Date: June 30, 2005
Creator: Kunz, Martin; MacDowell, Alastair A.; Caldwell, Wendel A.; Cambie, Daniella; Celestre, Richard S.; Domning, Edward E. et al.
Partner: UNT Libraries Government Documents Department

SIBYLS - A SAXS and protein crystallography beamline at the ALS

Description: The new Structurally Integrated BiologY for Life Sciences (SIBYLS) beamline at the Advanced Light Source will be dedicated to Macromolecular Crystallography (PX) and Small Angle X-ray Scattering (SAXS). SAXS will provide structural information of macromolecules in solutions and will complement high resolution PX studies on the same systems but in a crystalline state. The x-ray source is one of the 5 Tesla superbend dipoles recently installed at the ALS that allows for a hard x-ray program to be developed on the relatively low energy Advanced Light Source (ALS) ring (1.9 GeV). The beamline is equipped with fast interchangeable monochromator elements, consisting of either a pair of single Si(111) crystals for crystallography, or a pair of multilayers for the SAXS mode data collection (E/{Delta}E {approx} 1/110). Flux rates with Si(111) crystals for PX are measured as 2 x 10{sup 11} hv/sec/400 mA through a 100 {micro}m pinhole at 12.4 KeV. For SAXS the flux is up to 3 x 10{sup 13} photons/sec at 10 KeV with all apertures open when using the multilayer monochromator elements. The performance characteristics of this unique beamline will be described.
Date: August 22, 2003
Creator: Trame, Christine; MacDowell, Alastair A.; Celestre, Richard S.; Padmore, Howard A.; Cambie, Daniella; Domning, Edward E. et al.
Partner: UNT Libraries Government Documents Department

A dedicated superbend x-ray microdiffraction beamline for materials, geo-, and environmental sciences at the advanced light source

Description: A new facility for microdiffraction strain measurements and microfluorescence mapping has been built on beamline 12.3.2 at the advanced light source of the Lawrence Berkeley National Laboratory. This beamline benefits from the hard x-radiation generated by a 6 T superconducting bending magnet (superbend) This provides a hard x-ray spectrum from 5 to 22 keV and a flux within a 1 mu m spot of ~;;5x109 photons/ s (0.1percent bandwidth at 8 keV). The radiation is relayed from the superbend source to a focus in the experimental hutch by a toroidal mirror. The focus spot is tailored bytwo pairs of adjustable slits, which serve as secondary source point. Inside the lead hutch, a pair of Kirkpatrick-Baez (KB) mirrors placed in a vacuum tank refocuses the secondary slit source onto the sample position. A new KB-bending mechanism with active temperature stabilization allows for more reproducible and stable mirror bending and thus mirror focusing. Focus spots around 1 um are routinely achieved and allow a variety of experiments, which have in common the need of spatial resolution. The effective spatial resolution (~;;0.2 mu m) is limited by a convolution of beam size, scan-stage resolution, and stage stability. A four-bounce monochromator consisting of two channel-cut Si(111) crystals placed between the secondary source and KB-mirrors allows for easy changes between white-beam and monochromatic experiments while maintaining a fixed beam position. High resolution stage scans are performed while recording a fluorescence emission signal or an x-ray diffraction signal coming from either a monochromatic or a white focused beam. The former allows for elemental mapping, whereas the latter is used to produce two-dimensional maps of crystal-phases, -orientation, -texture, and -strain/stress. Typically achieved strain resolution is in the order of 5x10-5 strain units. Accurate sample positioning in the x-ray focus spot is achieved with a commercial laser-triangulation unit. ...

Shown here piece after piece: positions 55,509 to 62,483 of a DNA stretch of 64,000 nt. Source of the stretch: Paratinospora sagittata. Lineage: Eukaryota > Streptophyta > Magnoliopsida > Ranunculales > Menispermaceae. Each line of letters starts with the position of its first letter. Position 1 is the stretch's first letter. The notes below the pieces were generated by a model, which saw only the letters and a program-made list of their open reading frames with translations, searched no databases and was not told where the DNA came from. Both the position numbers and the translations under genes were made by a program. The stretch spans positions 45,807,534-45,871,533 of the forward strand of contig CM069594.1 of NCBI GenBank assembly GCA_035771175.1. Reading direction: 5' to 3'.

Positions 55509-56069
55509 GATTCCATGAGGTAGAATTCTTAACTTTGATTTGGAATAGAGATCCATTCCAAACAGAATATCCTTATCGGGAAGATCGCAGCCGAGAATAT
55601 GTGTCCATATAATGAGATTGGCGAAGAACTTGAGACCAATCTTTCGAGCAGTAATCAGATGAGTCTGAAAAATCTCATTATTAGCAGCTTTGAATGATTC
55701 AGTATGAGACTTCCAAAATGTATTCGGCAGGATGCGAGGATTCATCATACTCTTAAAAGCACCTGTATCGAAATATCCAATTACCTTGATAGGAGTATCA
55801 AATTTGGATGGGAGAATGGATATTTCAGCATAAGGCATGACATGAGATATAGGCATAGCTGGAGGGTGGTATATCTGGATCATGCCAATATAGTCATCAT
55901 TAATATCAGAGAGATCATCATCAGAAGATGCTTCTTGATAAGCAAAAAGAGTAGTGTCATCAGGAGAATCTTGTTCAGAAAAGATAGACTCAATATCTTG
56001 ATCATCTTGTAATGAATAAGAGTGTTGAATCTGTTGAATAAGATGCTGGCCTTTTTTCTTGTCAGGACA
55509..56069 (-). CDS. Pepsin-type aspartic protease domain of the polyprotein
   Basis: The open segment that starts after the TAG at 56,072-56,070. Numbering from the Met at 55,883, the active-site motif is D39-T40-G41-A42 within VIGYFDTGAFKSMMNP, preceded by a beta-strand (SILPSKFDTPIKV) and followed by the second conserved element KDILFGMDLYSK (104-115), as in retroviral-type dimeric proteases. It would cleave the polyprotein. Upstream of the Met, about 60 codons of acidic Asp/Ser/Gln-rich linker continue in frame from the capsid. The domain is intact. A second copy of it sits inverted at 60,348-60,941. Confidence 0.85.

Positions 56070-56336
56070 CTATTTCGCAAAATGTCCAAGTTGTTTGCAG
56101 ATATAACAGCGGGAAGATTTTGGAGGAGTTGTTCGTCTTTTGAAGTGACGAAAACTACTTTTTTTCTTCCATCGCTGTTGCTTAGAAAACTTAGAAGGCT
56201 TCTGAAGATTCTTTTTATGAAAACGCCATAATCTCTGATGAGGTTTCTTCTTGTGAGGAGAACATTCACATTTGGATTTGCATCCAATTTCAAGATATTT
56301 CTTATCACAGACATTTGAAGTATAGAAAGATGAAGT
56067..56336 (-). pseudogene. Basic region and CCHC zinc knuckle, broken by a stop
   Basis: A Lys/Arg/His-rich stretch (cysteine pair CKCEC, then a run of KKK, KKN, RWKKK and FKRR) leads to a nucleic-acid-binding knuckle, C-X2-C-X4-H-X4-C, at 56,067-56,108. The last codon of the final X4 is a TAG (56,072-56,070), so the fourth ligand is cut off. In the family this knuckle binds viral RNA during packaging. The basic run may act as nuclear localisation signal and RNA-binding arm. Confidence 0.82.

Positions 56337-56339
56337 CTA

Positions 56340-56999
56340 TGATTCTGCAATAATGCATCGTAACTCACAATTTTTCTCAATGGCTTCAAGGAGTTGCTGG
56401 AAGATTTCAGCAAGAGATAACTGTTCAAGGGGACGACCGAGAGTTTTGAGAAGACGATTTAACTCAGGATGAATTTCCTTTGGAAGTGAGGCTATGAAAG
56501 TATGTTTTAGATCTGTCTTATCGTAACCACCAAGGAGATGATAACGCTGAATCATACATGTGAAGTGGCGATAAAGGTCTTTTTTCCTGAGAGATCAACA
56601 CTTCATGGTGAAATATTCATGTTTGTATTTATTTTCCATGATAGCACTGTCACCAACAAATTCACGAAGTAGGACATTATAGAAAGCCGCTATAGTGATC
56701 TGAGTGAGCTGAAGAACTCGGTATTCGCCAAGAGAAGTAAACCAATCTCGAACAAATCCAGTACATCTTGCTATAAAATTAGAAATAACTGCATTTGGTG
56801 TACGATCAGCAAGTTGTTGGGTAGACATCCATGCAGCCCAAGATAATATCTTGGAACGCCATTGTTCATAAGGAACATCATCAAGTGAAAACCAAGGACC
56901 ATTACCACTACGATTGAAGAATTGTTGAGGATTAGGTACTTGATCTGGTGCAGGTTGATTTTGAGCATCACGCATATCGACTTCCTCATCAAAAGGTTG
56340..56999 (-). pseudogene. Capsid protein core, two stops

Date: March 24, 2009
Creator: Lawrence Berkeley National Laboratory. Advanced Light Source.
Partner: UNT Libraries Government Documents Department

Suite of three protein crystallography beamlines with single superconducting bend magnet as the source

Description: At the Advanced Light Source (ALS), three protein crystallography (PX) beamlines have been built that use as a source one of the three 6 Tesla single pole superconducting bending magnets (superbends) that were recently installed in the ring. The use of such single pole superconducting bend magnets enables the development of a hard x-ray program on a relatively low energy 1.9 GeV ring without taking up insertion device straight sections. The source is of relatively low power, but due to the small electron beam emittance, it has high brightness. X-ray optics are required to preserve the brightness and to match the illumination requirements for protein crystallography. This was achieved by means of a collimating premirror bent to a plane parabola, a double crystal monochromator followed by a toroidal mirror that focuses in the horizontal direction with a 2:1 demagnification. This optical arrangement partially balances aberrations from the collimating and toroidal mirrors such that a tight focused spot size is achieved. The optical properties of the beamline are an excellent match to those required by the small protein crystals that are typically measured. The design and performance of these new beamlines are described.
Date: August 1, 2004
Creator: MacDowell, Alastair A.; Celestre, Richard S.; Howells, Malcolm; McKinney, Wayne; Krupnick, James; Cambie, Daniella et al.
Partner: UNT Libraries Government Documents Department